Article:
News of the US: Week four of April 1812

April 22:  From the House of Representatives — “The petition of Eli Whitney was presented and read, praying for an extension of his patent right for his machine for clearing cotton–referred to a select committee.”   “The House went into a committee of the whole, on the bill for the establishment of corps of engineers, Mr Stanford in the Chair.  The bill fixed the Military Academy at West Point,  It was amended so as to leave it to the President to locate it where he thinks best.”–New York Spectator, April 29, 1812

April 23:  “Order of Procession, for the funeral of the Honourable George Clinton, late Vice-President of the United States” published.–American Daily Advertiser, April 23, 1812

April 23:  From Washington  — “The Vice President has been just now interred with all the pomp of which the place is susceptible.  He declared in his last moments, that the only thing which troubled him, was the mad policy which now presided over the destinies of the country.”–Boston Weekly Messenger, May 1, 1812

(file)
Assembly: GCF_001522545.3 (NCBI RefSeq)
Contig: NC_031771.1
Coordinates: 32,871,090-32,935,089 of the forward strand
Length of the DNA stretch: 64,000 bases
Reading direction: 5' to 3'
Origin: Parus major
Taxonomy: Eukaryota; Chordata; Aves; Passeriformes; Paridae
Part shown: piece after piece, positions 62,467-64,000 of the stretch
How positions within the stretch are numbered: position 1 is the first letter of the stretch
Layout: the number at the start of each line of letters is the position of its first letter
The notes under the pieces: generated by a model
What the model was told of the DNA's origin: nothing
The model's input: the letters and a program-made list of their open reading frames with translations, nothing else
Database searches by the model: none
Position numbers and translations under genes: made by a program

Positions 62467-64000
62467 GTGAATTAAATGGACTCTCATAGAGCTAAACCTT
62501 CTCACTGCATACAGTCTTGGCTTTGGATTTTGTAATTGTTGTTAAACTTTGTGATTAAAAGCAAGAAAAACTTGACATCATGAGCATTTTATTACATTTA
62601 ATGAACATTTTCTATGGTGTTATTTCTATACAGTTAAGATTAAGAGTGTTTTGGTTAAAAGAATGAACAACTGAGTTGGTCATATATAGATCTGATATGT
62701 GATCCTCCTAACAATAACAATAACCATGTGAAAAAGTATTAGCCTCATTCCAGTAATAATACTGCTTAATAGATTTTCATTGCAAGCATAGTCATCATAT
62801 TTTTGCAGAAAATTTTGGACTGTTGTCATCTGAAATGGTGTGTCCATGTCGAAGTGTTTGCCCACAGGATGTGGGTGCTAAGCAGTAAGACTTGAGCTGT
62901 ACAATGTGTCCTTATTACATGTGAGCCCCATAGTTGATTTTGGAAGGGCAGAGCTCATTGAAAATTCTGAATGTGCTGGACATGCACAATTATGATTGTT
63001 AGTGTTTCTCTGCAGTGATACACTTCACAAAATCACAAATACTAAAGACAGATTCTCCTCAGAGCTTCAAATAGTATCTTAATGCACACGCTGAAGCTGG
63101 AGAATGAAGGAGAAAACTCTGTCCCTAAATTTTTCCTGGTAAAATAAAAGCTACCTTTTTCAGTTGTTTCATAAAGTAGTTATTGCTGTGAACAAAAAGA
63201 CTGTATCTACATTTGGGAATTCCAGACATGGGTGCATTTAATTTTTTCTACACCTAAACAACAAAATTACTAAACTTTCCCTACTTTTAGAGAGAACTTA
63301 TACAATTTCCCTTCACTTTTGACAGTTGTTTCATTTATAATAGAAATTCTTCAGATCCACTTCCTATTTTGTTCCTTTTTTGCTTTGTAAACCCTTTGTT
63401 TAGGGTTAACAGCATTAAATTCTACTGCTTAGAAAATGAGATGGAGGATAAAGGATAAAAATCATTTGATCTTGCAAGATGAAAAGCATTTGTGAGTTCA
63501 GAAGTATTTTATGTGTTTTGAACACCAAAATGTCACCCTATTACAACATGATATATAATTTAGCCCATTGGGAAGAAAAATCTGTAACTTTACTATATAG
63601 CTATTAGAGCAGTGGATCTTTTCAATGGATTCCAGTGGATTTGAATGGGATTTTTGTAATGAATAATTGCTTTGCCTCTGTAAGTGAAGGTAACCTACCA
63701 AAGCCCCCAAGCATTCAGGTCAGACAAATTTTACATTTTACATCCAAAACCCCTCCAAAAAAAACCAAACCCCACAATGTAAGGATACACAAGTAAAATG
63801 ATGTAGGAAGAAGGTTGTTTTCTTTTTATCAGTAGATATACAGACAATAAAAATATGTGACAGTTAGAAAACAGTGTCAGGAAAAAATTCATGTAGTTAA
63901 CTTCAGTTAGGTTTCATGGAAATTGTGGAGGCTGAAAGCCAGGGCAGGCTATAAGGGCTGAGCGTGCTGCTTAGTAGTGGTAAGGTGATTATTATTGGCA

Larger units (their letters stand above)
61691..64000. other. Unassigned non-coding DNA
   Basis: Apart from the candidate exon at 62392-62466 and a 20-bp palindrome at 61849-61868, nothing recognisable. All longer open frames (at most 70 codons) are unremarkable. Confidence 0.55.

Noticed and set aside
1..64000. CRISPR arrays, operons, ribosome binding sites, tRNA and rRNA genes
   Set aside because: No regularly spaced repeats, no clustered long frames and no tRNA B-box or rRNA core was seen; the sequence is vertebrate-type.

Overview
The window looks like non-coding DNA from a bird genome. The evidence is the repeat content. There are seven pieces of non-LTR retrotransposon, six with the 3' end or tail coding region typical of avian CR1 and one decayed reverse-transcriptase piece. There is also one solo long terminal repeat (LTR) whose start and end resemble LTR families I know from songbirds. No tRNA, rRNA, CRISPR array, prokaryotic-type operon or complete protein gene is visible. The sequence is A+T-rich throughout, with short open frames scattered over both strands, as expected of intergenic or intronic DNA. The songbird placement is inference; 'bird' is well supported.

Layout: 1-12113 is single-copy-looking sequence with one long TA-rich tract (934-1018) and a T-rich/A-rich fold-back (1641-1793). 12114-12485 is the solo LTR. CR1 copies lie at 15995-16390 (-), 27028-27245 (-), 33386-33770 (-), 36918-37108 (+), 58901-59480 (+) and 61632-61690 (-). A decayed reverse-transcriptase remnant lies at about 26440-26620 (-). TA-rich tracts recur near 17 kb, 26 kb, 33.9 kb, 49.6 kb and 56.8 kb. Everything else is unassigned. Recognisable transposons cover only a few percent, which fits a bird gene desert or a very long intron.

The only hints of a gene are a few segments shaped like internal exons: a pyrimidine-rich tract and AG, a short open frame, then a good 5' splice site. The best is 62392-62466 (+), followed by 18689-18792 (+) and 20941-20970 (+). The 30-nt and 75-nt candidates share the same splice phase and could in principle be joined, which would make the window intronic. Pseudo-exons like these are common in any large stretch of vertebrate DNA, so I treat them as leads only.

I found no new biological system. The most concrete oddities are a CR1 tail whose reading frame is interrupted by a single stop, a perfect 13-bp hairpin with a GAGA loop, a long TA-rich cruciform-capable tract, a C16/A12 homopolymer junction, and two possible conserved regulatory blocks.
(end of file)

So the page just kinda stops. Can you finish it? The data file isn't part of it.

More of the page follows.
April 23:  From the Boston Patriot — “The Embargo terminates on the fourth of July, 1812!  Is this accidental?  or is it Providential?  On that holy day it is hoped, that every American will consult his best feelings, and stand ready to obey the commands of his God and his country, in sternly supporting, and manfully defending that first of earthly blessings, National Independence!”–National Intelligencer, April 23, 1812

April 24:  From New York — “The frigates President and Essex went to sea yesterday, on a cruise to the Southward.”  From Philadelphia — “Yesterday arrived ship Gen. Washington, 68 days from Rio de Janeiro and informs that a body of troops having been sent from the Portuguese settlements to settle or quell the dispute between the Buenos Ayrians and the Montevideans; on their arrival found that they had settled it between themselves without the interference of the Portuguese.” —National Intelligencer, April 28, 1812

April 24:  From Norfolk — “The United States Frigate Congress, Capt. Smith, returned to Hampton Roads yesterday from a short cruise off the coast.  We understand that the Congress did not fall in with any belligerent ship of war.”–National Intelligencer, April 30, 1812